Lithuania’s action led to the German BSI’s investigation which lasted several months.
“As a result, the BSI was unable to identify any anomalies that would require further investigation or further action,” the spokesperson said.
In a statement at the time, a Xiaomi spokesperson told Newshub that its devices “do not censor communications to or from its users.”
“Xiaomi has never and will never restrict or block our smartphone users’ personal behaviors, such as searching, calling, web browsing, or use of third-party communications software,” the statement said.
“Xiaomi fully respects and protects the legal rights of all users.”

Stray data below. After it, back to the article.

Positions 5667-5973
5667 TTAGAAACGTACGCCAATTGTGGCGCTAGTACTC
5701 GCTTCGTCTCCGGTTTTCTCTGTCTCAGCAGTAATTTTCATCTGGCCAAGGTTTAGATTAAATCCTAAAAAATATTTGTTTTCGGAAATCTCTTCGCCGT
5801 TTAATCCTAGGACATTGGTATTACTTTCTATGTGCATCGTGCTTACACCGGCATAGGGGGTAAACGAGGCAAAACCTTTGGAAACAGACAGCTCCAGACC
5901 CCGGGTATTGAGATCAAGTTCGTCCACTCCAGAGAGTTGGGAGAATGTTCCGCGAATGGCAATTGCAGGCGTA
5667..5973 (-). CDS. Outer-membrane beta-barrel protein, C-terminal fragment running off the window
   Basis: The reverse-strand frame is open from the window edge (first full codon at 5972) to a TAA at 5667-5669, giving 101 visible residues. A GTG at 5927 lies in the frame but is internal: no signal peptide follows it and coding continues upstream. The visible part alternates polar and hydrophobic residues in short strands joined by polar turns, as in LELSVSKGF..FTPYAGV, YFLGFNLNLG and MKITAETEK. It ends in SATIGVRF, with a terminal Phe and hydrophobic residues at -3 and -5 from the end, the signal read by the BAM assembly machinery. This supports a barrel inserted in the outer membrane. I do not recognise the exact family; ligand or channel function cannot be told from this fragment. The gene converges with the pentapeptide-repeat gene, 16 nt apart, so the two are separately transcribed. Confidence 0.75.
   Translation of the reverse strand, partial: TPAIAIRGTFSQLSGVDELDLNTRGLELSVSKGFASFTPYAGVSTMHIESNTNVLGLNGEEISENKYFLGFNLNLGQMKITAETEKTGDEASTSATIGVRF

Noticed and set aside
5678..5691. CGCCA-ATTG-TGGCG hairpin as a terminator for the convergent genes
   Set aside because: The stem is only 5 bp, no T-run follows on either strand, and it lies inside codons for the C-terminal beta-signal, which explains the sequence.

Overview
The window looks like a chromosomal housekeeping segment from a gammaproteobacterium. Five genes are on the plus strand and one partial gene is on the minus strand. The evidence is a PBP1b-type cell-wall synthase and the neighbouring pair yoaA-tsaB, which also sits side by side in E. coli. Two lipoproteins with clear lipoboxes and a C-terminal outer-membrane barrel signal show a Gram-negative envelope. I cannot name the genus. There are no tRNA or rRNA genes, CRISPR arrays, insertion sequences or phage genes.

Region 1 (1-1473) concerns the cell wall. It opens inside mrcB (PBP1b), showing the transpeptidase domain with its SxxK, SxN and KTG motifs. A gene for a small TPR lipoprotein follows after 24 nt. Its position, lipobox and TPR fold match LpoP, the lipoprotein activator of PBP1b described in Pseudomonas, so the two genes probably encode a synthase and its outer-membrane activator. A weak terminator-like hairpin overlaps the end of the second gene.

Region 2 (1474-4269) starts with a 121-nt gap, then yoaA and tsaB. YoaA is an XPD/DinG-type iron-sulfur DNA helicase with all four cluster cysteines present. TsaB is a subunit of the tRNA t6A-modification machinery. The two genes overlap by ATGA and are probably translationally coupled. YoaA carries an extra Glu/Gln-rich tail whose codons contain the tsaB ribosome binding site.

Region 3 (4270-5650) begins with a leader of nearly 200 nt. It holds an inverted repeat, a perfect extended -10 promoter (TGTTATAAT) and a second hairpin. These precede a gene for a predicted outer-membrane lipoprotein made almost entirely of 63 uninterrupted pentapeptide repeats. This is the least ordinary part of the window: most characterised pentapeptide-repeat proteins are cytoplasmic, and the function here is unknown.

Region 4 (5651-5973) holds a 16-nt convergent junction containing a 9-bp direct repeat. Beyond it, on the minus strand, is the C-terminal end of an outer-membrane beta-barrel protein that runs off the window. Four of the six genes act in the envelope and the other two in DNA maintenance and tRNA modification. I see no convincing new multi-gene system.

There have been doubts about the use of Chinese technology in countries around the world in recent years, including New Zealand.
In 2018, Spark wanted to use Huawei gear as part of its 5G network, but the Government Communications Security Bureau (GCSB) said there would be security risks if it did.
The UK government had previously banned the same company’s technology, and the US announced in September that it would replace Huawei’s devices in its networks.
Huawei, the other companies targeted and the Chinese government have all denied the charges and condemned the actions taken by Western governments against them.